Climate Disasters and Migration: The Importance of International Policy in Addressing Climate Displacement

A blog post by Samuel Stewart, Junior Associate

Research and evidence for climate change are strong, yet, we have an underdeveloped understanding of how climate change will impact human populations in different regions.[1] Climate migration refers to “the movement of a person or groups of persons who, predominantly for reasons of sudden or progressive change in the environment due to climate change, are obliged to leave their habitual place of residence or choose to do so, either temporarily or permanently, within a State or across an international border”[2] Environmental factors combined with other drivers of migration, including poverty, socioeconomic inequality, political insecurity, conflict, make climate-induced migration a complex, interconnected issue.[3]

According to the UN High Commissioner for Refugees (UNHCR), an average of 21.5 million people have been displaced as a result of climate-related hazards since 2006.[4] A recent report predicts that as many as 1.2 billion peoplecould be displaced by 2050 due to climate change.[5] As the effects of climate change become more serious, climate-induced migration is expected to increase dramatically. In order to adequately address this anticipated increase, it is necessary to understand climate migration patterns and develop a comprehensive framework to resettle climate-displaced persons without disturbing social cohesion in the receiving state.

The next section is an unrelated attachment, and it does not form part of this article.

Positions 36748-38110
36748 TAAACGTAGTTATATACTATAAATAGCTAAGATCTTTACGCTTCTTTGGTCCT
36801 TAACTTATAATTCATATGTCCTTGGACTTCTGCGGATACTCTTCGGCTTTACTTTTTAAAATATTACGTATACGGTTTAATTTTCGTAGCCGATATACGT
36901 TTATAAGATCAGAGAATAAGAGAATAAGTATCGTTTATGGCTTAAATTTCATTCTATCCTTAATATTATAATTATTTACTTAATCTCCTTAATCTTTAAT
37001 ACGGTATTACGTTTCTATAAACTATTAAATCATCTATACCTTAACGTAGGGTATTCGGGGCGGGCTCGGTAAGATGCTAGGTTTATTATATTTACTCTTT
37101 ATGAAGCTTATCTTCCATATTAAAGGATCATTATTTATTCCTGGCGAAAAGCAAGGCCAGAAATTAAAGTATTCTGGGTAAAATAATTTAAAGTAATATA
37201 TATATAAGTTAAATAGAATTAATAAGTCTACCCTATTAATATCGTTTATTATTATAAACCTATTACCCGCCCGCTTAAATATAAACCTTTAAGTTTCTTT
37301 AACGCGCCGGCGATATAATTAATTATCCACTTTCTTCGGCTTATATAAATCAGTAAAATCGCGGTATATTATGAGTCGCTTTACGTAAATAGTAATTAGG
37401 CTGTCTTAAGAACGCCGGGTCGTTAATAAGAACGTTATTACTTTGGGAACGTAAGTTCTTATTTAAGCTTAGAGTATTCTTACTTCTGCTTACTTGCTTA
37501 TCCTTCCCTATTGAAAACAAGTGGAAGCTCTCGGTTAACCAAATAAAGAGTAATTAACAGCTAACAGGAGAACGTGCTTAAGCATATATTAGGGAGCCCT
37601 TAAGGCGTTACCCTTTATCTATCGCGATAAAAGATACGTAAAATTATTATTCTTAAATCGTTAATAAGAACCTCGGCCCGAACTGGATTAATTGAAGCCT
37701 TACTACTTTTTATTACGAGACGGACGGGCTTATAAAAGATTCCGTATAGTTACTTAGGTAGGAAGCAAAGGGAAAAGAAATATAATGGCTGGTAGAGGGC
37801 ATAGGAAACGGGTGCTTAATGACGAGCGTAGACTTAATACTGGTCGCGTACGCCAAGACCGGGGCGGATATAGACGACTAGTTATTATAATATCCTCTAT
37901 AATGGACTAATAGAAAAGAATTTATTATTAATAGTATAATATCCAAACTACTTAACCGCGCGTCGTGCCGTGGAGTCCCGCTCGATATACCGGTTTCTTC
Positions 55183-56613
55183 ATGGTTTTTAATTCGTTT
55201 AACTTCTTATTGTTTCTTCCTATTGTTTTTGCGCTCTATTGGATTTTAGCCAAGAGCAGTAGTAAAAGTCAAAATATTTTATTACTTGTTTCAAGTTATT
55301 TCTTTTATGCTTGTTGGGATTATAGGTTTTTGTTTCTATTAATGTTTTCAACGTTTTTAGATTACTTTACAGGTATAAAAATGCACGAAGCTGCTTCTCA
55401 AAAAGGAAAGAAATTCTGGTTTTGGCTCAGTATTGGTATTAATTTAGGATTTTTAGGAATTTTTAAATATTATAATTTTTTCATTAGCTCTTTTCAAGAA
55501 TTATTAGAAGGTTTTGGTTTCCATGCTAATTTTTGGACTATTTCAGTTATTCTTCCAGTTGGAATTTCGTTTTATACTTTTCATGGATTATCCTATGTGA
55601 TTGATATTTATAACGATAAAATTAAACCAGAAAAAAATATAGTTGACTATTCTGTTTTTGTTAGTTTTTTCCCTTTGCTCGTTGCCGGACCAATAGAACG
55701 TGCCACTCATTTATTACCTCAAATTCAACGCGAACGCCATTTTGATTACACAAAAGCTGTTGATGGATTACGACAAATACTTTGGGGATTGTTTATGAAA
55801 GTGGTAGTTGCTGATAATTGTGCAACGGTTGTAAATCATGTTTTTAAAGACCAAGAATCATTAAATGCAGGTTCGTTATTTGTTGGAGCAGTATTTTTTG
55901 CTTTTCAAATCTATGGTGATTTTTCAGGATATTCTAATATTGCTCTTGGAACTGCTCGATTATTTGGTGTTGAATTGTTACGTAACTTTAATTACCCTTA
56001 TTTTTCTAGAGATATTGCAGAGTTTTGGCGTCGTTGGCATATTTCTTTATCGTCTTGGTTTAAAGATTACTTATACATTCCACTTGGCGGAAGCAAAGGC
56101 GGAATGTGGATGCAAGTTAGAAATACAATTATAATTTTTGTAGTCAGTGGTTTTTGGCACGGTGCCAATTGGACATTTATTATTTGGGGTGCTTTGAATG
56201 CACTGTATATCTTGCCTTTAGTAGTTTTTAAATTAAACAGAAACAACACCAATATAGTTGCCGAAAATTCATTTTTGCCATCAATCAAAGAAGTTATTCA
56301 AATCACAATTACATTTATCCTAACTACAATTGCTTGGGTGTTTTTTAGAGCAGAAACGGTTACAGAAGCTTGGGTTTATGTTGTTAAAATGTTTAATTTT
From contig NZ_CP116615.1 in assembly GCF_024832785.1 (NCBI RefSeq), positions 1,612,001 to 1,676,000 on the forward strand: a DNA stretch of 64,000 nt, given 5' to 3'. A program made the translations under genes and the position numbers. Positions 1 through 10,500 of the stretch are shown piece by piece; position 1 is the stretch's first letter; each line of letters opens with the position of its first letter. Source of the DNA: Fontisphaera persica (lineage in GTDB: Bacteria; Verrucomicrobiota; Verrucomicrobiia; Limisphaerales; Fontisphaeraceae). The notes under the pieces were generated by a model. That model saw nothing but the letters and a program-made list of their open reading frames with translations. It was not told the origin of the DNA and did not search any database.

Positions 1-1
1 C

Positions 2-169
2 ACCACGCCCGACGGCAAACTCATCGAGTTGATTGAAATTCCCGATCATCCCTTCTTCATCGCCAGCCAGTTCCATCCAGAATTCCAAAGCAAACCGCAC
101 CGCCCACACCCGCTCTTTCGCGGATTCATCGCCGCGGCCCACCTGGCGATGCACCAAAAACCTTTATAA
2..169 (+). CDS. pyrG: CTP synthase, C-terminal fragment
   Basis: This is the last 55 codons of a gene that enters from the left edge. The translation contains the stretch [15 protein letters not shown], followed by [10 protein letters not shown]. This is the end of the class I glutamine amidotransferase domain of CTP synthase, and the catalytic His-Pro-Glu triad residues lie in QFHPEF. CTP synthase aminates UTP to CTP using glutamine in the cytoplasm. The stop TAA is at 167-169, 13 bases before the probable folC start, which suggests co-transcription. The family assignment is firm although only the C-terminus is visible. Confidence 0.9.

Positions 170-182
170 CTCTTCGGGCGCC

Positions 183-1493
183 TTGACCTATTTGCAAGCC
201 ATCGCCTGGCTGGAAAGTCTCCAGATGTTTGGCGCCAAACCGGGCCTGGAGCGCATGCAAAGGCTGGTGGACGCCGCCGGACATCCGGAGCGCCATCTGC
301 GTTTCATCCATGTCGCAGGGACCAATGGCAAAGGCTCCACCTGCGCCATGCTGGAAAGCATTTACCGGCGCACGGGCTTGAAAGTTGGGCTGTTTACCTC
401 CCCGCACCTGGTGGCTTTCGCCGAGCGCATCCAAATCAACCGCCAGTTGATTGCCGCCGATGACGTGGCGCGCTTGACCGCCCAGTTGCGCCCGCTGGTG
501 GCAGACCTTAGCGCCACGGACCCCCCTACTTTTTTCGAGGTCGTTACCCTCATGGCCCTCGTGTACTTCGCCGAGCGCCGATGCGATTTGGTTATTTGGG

Agreements between states to resettle climate-displaced persons would address the uncertainty associated with displacement. It could also mitigate displacement by moving at-risk populations before natural disasters force resettlement. Strategies to integrate displaced persons into the local economy would give them the opportunity to reestablish themselves and contribute to economic growth. Plans to absorb climate displaced-persons can also offset violence that often occurs when people are resettled into areas that are ill-equipped to deal with an increase in population. Overall, a comprehensive, international approach to address climate displacement will play an important role in protecting human rights in the face of climate change.



[1] Oli Brown, Migration and Climate Change, International Organization for Migration, 2008, at 12.

[2] International Organization for Migration, Glossary on Migration,

[3] Eliza Pan, Reimagining The Climate Migration Paradigm: Bridging Conceptual Barries to Climate Migration Responses, 50 Envtl. L. 1173 (2020).

[4] There could be 1.2 billion climate refugees by 2050. Here is what you need to know,, Zurich Magazine (Sept. 27, 2022),; Environmental Migration, Migration Data Portal (2022), (last visited Mar. 9, 2023).

[5] Id.

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